Melbourne, Victoria, Australia
One hand washes the other is a series exploring the nature of platonic intimacy and the social and political dimensions of relational dynamics. Intimacy is often thought of in romantic or familial contexts and this work considers the platonic relationships that define us outside of these structures.
Friendships are distinct from family relationships in the sense that you are choosing one another. Perhaps, with this in mind, friendship offers a chance to be the person you want to be, not the self you were born into. But how does this alluring idea hold up? Time has a way of tangling and binding people, going beyond blood, beyond marriage and beyond sex. In romantic and familial relationships there are often implied or explicit ‘rules’ and expectations. Such clear obligations are harder to find in our friendships. What do we owe each other? And how far are we permitted to burrow into one another’s lives? These boundaries are blurry and wavering.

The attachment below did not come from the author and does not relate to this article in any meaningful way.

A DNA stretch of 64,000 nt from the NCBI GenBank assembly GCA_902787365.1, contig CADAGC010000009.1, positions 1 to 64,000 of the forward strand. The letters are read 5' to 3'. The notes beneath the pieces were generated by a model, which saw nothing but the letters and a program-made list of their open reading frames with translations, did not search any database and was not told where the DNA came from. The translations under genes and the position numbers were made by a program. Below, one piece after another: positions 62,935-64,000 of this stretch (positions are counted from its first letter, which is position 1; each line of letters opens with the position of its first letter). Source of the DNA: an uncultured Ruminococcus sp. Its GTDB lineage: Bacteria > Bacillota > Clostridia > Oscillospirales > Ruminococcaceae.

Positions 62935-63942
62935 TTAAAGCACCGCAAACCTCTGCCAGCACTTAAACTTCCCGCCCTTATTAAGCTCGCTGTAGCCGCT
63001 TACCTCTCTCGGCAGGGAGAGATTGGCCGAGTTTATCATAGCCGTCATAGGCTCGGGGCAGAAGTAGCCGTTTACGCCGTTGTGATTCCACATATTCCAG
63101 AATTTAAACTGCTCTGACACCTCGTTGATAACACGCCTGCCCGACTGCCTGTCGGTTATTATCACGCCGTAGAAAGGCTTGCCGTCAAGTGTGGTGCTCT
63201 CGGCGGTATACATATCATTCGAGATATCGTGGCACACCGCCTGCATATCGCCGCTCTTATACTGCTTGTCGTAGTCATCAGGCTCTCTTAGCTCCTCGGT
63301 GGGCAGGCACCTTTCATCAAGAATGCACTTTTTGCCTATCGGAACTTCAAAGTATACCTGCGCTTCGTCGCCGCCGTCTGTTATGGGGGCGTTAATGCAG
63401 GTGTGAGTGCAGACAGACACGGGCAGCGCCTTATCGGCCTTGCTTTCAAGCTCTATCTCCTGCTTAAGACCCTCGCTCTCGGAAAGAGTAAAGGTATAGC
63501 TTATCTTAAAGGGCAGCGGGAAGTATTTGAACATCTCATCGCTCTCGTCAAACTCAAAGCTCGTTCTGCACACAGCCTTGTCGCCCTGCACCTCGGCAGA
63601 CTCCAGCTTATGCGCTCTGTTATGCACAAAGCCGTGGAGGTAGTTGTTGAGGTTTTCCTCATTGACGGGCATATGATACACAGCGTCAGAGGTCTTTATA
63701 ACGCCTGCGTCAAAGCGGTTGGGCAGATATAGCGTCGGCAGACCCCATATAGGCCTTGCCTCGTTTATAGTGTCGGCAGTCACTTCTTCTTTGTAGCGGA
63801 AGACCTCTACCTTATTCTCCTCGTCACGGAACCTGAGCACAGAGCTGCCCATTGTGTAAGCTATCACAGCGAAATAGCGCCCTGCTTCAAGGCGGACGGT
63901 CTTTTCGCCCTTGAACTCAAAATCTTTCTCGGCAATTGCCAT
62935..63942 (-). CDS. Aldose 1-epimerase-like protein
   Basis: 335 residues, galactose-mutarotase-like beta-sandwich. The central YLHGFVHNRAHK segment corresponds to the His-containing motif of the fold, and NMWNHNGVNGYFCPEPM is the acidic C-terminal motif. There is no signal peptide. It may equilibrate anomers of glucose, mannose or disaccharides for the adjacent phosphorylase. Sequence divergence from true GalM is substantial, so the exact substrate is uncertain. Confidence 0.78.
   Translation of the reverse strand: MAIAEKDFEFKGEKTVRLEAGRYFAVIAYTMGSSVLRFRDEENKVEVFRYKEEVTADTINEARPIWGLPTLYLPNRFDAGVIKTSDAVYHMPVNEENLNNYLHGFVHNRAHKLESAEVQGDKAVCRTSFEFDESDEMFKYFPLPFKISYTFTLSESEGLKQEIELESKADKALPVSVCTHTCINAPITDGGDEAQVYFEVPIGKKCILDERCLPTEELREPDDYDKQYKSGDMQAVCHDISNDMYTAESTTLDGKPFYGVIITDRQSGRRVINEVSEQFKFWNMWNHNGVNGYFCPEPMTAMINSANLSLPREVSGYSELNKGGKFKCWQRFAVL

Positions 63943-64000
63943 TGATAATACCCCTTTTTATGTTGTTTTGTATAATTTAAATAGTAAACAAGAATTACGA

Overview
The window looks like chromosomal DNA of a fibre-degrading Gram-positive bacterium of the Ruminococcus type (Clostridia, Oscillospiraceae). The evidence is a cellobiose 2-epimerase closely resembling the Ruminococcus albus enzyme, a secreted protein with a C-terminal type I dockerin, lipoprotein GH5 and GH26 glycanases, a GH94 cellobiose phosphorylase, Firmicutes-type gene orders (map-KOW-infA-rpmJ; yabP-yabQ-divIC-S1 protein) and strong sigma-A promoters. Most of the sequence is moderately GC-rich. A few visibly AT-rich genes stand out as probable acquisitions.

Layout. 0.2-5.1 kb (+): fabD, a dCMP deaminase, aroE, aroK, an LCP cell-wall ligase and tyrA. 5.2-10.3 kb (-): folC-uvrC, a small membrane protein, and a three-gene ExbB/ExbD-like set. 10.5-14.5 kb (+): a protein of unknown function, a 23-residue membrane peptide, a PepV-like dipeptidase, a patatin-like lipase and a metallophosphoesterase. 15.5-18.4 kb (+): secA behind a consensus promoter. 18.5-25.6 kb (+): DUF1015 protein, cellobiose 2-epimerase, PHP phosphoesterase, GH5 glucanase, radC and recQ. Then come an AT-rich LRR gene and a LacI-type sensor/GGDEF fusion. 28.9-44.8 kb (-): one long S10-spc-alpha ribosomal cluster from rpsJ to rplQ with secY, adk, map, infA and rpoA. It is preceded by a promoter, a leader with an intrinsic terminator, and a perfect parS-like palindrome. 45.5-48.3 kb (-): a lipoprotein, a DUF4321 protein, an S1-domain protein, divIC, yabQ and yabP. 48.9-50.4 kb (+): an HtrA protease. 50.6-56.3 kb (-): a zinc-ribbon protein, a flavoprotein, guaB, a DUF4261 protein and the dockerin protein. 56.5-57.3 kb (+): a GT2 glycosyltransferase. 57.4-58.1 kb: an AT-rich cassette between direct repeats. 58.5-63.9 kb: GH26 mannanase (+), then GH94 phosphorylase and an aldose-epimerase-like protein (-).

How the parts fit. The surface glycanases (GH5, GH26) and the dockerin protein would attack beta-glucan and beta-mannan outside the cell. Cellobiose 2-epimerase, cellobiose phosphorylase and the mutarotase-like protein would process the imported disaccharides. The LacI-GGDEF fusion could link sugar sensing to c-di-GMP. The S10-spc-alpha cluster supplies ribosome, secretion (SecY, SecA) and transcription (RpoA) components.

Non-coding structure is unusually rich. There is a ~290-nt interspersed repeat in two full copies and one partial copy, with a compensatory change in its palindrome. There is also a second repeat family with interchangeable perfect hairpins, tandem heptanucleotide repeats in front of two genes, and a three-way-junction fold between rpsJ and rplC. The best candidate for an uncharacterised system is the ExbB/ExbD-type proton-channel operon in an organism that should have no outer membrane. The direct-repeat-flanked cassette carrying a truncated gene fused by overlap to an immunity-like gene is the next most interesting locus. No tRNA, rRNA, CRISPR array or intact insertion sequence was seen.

Central to these works is the question of how we see ourselves through, beside, and within, other people. Throughout the images bodies begin to mirror and merge, limbs are layered and objects conceal and distort. The use of performance, staging and construction mirrors the intersections of lens-based mediums and the projected self. The relationship between the subject and camera parallels our real-world relationships; a constant negotiation of the parts of ourselves we choose to share, what we manipulate, and what we hide.